The Boston Port Bill

With the infatuation which had all along marked the acts of Parliament and the ministry, new measures of coercion were now adopted, calculated to increase the irritation of the colonists. Exasperated by the opposition to the sale of tea in America, and in particular by its destruction at Boston, the ministry determined on more stringent measures, and selected this town as the culprit to be disciplined. A bill was hastily passed, suspending the trade and closing the harbor of Boston. It was followed by another bill destroying the representative government of Massachusetts, by declaring that the provincial council should be appointed by the crown, that the royal governor should appoint and remove all important executive officers, and that no town meeting should be held without written permission from the governor.

Other stringent measures were passed, despite the warning protest of an old member of the House of Commons: "If there ever was a nation running headlong to its ruin, it is this." The tidings of the passage of these bills produced universal indignation in America. Philadelphia made a liberal contribution in aid of the poorer inhabitants of Boston who might be injured by the operation of the Port Bill. In Virginia a day of fasting and prayer was ordered, and Jefferson published an indignant protest. Strong feeling was exhibited in all the other provinces.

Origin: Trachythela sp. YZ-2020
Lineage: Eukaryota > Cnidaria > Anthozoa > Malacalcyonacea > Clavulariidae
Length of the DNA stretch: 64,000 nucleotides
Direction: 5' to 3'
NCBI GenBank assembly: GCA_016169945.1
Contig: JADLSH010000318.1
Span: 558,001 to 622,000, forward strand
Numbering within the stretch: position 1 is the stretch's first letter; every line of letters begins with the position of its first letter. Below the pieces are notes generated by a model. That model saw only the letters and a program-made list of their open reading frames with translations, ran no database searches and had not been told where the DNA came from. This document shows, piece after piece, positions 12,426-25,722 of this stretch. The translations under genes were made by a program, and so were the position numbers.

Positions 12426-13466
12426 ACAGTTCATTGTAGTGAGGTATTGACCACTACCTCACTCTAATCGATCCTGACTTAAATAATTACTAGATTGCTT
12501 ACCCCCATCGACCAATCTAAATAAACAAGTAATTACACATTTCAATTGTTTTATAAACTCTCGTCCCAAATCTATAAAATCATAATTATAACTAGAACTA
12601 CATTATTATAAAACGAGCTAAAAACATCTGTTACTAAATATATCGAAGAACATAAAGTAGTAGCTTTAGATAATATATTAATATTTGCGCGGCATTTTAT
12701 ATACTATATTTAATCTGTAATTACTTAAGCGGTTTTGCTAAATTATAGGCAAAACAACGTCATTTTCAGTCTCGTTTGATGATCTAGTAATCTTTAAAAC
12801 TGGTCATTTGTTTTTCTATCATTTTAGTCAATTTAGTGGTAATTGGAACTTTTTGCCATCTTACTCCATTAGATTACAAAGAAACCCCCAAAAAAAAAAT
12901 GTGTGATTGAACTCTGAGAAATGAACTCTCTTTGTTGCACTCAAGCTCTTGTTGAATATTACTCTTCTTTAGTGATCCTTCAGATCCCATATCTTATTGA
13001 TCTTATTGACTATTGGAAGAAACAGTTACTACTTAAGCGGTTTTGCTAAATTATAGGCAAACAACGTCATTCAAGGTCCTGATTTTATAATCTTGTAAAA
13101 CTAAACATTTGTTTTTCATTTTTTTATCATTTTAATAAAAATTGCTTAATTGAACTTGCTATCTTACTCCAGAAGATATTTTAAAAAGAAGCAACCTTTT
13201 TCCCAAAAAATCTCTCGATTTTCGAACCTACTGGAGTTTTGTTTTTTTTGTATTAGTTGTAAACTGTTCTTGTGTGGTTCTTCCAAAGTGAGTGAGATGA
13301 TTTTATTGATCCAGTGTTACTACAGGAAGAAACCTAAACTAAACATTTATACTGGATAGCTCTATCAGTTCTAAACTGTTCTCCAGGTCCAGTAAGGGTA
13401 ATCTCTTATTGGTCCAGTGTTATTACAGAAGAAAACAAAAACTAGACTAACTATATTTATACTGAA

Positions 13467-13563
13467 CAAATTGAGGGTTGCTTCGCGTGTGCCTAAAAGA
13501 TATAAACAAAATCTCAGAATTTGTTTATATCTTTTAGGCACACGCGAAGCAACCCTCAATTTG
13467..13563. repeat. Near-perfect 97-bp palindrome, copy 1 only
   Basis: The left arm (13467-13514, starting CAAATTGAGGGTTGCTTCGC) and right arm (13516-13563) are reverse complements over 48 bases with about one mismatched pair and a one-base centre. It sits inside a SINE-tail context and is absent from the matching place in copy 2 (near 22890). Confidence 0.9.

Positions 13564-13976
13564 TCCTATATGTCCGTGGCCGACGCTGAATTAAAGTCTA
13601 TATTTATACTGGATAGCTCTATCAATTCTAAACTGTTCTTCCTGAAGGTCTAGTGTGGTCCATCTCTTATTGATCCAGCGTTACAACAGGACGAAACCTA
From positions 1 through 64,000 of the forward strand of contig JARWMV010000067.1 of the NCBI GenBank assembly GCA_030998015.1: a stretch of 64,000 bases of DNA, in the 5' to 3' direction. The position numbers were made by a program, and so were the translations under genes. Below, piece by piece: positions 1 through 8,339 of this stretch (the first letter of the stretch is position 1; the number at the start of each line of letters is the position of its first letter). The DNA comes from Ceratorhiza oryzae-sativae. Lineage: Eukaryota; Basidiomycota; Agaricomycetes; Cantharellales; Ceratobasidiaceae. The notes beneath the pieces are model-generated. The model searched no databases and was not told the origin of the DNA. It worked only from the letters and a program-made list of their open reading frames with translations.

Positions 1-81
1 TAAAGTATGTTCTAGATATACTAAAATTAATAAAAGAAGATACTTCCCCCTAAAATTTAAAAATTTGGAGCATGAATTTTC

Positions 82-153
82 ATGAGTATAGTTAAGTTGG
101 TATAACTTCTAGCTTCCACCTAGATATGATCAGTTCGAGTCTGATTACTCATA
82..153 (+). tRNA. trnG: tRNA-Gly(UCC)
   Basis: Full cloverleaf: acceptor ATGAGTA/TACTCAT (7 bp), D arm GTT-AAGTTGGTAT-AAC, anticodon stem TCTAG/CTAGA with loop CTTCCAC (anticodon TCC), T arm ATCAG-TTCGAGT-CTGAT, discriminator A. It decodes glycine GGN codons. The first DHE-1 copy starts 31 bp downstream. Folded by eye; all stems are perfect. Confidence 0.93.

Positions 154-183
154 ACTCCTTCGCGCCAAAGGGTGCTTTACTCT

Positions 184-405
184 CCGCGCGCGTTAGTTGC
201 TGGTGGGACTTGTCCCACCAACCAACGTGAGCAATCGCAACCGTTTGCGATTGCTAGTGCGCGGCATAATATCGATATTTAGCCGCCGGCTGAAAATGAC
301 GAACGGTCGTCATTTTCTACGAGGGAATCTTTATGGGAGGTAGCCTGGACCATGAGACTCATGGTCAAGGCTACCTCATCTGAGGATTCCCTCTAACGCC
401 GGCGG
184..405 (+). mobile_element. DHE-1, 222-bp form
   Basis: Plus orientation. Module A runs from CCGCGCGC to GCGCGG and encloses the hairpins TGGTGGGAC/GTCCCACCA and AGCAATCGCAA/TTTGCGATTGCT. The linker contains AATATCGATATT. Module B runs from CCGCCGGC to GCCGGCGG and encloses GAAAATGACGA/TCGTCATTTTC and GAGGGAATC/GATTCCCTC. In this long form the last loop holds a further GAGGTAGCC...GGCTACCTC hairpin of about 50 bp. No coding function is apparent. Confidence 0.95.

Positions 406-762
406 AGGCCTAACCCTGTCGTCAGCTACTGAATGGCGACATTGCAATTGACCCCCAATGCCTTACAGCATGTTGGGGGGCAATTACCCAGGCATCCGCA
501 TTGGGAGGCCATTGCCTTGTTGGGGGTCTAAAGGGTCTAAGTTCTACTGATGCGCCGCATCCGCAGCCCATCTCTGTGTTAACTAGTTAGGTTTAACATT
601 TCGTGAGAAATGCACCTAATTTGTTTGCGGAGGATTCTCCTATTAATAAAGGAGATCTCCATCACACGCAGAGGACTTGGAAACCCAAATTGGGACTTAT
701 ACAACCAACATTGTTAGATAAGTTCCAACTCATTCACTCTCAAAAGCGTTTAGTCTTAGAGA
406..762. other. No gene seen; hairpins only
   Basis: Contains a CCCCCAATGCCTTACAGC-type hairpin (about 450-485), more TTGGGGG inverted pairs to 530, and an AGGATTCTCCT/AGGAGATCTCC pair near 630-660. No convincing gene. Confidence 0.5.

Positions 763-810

On the day when the operation of the Boston Port Bill was appointed to commence (June 1, 1774) all the commercial business of the capital of Massachusetts was concluded at noon, and the harbor of this flourishing town was closed, till the gathering storm of the Revolution was to reopen it. At Williamsburg, in Virginia, the day was devoutly consecrated to the religious exercises recommended by the Assembly. At Philadelphia it was solemnized by a great majority of the population with every testimonial of public grief; all the inhabitants, except the Quakers, shut up their houses; and after divine service a deep and ominous stillness reigned in the city. In other parts of America it was also observed as a day of mourning; and the sentiments thus widely awakened were kept alive and exasperated by the distress to which the inhabitants of Boston were reduced by the continued operation of the Port Bill, and by the fortitude with which they endured it. The rents of the landholders in and around Boston now ceased or were greatly diminished; all the wealth vested in warehouses and wharves was rendered unproductive; from the merchants was wrested the commerce they had reared, and the means alike of providing for their families and paying their debts; the artificers employed in the numerous crafts nourished by an extensive commerce shared the general hardship; and a great majority of that class of the community who earned daily bread by their daily labor were deprived of the means of support. But, animated still by that enduring and dauntless spirit of freedom which had been the parent principle of the New England communities, the inhabitants of Boston sustained the presence of this calamity with inflexible fortitude. Their virtue was cheered by the sympathy, and their sufferings were mitigated by the generosity, of the sister colonies. In all the American States contributions were made for their relief. Corporate bodies, town meetings, and provincial conventions, from all quarters, transmitted to them letters and addresses, applauding their conduct, and exhorting them to perseverance.

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